Consider rephrasing that and accepting the responsibility: I haven’t properly shown my horse this. Or My horse is having difficulty understanding my request. How can I change it up ? It’s a simply shift of thinking that just might cause you to open up some options you not have considered.
On the other side of the street is the fact that the horse has accountability too. If your horse is proficient at a movement, you have an expectation of the same. Hold him accountable for it. This doesn’t mean punishing him if he doesn’t do it. It does mean that if you set up the conditions for him to succeed at it, you should expect a good attempt. This is a fine balancing act that involves components of assertiveness, knowledge and judgement. Simply being more assertive may cause your horse to think, I really didn’t feel like trying there, but I see that Scott means business. I will give it a shot. Your expectations will also vary depending on the experience of the horse and his age. I would expect more out of a 15 year old seasoned ranch horse than a 3 year old.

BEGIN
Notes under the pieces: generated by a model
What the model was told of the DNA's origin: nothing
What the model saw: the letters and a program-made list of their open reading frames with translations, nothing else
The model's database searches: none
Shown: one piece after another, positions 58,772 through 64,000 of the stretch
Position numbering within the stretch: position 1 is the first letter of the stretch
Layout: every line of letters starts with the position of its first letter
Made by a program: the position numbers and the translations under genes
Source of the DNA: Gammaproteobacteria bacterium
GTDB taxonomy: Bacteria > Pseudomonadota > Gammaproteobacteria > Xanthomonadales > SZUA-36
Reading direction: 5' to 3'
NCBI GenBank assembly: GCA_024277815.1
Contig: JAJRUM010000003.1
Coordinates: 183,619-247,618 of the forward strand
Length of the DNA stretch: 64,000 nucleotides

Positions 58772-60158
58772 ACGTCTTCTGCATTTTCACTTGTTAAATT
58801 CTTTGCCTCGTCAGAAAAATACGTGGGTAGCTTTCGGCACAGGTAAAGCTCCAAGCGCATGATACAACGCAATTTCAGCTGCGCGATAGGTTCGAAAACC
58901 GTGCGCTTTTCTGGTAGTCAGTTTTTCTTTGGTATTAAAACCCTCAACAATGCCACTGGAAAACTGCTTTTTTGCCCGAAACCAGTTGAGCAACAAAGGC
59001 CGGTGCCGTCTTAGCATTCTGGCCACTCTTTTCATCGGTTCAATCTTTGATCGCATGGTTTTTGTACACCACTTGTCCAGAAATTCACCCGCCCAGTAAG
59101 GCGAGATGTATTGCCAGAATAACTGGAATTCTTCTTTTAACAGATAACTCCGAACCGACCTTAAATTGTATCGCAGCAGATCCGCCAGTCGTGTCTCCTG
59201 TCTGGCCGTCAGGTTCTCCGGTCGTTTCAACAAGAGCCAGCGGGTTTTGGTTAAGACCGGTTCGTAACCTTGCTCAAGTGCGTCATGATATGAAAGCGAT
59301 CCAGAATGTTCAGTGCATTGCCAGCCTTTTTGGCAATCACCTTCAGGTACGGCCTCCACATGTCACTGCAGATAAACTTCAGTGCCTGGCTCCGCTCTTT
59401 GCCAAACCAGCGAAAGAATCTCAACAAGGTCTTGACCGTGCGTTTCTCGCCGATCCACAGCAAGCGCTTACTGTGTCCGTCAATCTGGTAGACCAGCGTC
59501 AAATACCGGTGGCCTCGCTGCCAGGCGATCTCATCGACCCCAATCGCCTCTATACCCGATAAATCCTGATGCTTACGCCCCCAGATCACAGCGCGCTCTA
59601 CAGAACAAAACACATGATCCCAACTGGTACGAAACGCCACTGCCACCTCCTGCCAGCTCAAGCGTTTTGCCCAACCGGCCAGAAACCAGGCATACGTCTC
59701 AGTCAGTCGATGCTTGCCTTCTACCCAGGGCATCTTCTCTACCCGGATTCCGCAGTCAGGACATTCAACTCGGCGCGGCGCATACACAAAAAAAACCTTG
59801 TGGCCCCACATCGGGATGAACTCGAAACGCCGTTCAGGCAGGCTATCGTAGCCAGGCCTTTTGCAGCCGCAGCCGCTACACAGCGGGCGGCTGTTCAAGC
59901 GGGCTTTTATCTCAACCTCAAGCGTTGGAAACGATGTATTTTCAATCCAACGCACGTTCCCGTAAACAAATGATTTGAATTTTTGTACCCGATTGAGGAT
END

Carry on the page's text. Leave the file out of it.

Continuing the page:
… you get out of horses what you put in. The amount of dedication and effort you put into that journey dictates how much of a horseman you are or can become. Good leaders ensure that there is something in it for the horse. Good leaders are always learning, always listening.
Ty – Leading the Herd
My horse Ty broke his neck over 4 years ago. Since that incident I have ridden him up mountains and worked cows on him. He and I would not have been able to accomplish that without exploring all of the qualities I have mentioned in this article, and of course a solid commitment to success however long it might take and through whatever obstacles might present themselves. I am currently working on a book about his life, our experiences together and all the people that have made such a positive influence. In the book I touch on how much he has taught me about compassion, listening, trust and faith, not to mention horse physiology. I am a different person because of Ty, and he a different horse because of me; we have improved each other’s lives immensely. In writing about that, I came up with this postulation that I’m using to focus my own approach to learning and horsemanship:
A true horseman, a true leader of horses – is a person who can show a horse how to be more of a horse, and at the same time, allow the horse to show him how to be more of a person.